By Andrew Burton
“I’ve never felt better in my life,” Mark E. Smith sneers on The Classical, the opening track on The Fall’s seminal 1982 album Hex Enduction Hour. This line couldn’t have been further from the truth. By 1982, internal fighting and problems with their label Rough Trade Records were tearing the group apart. After just four LPs (five if you include Slates), Hex was supposed to be their last. But, in what was soon to become typical Fall fashion, the band miraculously persevered; Smith fired a few members (guitarist Marc Riley was dismissed on his wedding day), ditched Rough Trade for Beggar’s Banquet, quickly found new members and carried on. This cycle of hiring-and-firing would soon become the norm over the band’s 35 years, 66 members and 29 albums. But if the band had imploded after Hex, they would have been hard-pressed to write a finer farewell.
The first side of the album is virtually flawless. The aforementioned The Classical is one of the finest opening tracks ever recorded. The dual drumming of Karl Burns and Paul Hanley is most effective on this song. Their forceful tom rolls interlock to give the song a simultaneous tribal and driving feel. Even with two drummers, the spotlight is never stolen from front man Mark E. Smith. He eschews traditional rock singing for ranting in his distinct semi-tone vocal range and thick accent. His lyrics are notoriously cryptic and here is no different. In essence, the song is a visceral attack on British culture and Smith doesn’t shy from restraining his thoughts (choice lyrics: “You won’t find anything more ridiculous than this new profile razor unit/Made with the highest British attention to the wrong detail”).
The rest of the album holds its own against this unshakable start. Hip Priest is an ominous waltz that alternates between quiet and loud sections, making it one of the band’s creepiest songs. Its slow tempo is a nice change from the uptempo rockabilly of the proceeding track Jawbone and the Air-Rifle. Fortress/Deer Park is the closest the band gets to a traditional punk song on the album with its loud and simple guitars and driving rhythm section. However, the song’s extended length, distorted organ jabs and Smith’s nonsensical lyrics stray this song into unordinary territory (a well-visited area for The Fall). The end result is fantastic.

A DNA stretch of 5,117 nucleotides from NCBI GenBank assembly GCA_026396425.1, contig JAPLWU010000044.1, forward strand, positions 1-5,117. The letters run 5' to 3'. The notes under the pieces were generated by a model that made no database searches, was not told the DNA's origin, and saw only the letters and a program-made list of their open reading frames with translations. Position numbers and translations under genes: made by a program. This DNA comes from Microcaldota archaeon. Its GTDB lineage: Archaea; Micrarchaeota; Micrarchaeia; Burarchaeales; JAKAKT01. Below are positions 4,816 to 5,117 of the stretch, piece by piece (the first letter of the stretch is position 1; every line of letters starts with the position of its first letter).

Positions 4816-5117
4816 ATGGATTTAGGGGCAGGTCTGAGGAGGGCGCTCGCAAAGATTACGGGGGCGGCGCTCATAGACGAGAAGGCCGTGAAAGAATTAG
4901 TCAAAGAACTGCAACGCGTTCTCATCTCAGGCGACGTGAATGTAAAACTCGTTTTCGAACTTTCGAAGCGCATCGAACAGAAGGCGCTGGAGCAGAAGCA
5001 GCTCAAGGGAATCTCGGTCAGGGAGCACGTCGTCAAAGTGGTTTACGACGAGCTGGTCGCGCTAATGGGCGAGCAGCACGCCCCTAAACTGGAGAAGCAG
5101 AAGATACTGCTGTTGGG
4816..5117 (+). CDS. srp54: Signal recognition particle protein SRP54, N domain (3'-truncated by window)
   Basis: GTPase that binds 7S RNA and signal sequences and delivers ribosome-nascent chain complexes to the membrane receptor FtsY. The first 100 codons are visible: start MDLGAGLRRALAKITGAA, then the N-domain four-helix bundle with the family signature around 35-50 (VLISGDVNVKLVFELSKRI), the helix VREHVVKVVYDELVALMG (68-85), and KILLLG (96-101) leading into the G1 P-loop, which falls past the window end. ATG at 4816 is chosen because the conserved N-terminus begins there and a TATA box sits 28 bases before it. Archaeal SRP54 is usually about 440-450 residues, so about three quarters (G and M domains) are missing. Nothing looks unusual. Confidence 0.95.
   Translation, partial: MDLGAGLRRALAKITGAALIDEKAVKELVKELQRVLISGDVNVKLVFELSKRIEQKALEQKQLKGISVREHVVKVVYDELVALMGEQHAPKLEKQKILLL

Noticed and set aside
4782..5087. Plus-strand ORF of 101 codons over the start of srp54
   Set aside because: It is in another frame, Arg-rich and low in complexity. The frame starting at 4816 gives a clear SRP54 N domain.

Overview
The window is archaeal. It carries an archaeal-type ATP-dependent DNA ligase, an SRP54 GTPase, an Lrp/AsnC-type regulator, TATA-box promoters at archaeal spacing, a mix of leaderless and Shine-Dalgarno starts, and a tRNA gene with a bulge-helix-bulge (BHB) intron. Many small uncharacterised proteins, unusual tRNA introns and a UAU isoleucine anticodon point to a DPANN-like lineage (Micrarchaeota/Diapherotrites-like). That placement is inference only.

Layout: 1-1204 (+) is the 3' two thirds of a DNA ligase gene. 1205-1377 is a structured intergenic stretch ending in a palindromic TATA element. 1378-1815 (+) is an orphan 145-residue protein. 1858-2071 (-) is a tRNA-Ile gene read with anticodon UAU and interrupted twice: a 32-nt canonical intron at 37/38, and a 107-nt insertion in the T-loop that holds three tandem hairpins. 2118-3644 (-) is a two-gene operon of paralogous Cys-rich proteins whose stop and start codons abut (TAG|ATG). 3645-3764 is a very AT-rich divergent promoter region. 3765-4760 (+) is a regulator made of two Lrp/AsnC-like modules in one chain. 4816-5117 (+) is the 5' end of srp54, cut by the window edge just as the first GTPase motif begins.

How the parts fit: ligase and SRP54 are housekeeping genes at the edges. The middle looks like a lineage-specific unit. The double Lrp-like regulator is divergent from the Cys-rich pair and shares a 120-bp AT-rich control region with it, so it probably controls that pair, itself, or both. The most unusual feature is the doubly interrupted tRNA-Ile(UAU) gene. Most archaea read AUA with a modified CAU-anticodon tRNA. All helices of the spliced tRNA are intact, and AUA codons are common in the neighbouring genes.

I’m not sure if this is due to poor mixing and lack of money to pay for expensive recording sessions, but Steve Hanley’s bass is what leads most of these tracks. Instead of having the guitars play riffs while the bass adds depth by playing the chord roots, Hanley’s bass lines are prominent and creative. Craig Scanlon and Marc Riley’s guitars are pushed into the background and provide texture to the songs rather than distinctive patterns. In the wonderful and frightening world of the Fall, texture is simply noise, creating a perfect backdrop for Smith’s nihilistic rants.
Although not as strong as the first, side two is great too. Winter, the last track on side one is continued, albeit as a more instrumental version. Iceland shows a more experimental and softer side, and provides a change in pace in the same manner Hip Priest previously did. The band finally allows the listener to catch their breath before the album’s final and most chaotic track And This Day. This is The Fall at their snottiest and most unruly. Smith has often spoken about the influence of Krautrock bands on the group’s sound, and this track embodies those influences. The drummers’ beat doesn’t vary for the entire ten minutes while Smith’s vocals mingle with the noisy organ and guitar lines, creating a sound along the lines of a death march. It’s impossible to determine who has the lead, but who cares?
It’s a daunting, yet rewarding task to navigate your way through The Fall’s enormous discography of pop albums (the Brix era), dance albums (Levitate), and downright awful albums (Are You Are Missing Winner). Hex Enduction Hour is a fantastic starting point. While most punk and bands put out few records, The Fall are still releasing quality albums to this day due to their leader Mark E. Smith’s talent and relentlessness. Still, Hex is undoubtedly the band’s finest work and the best representation of their daring post-punk sound.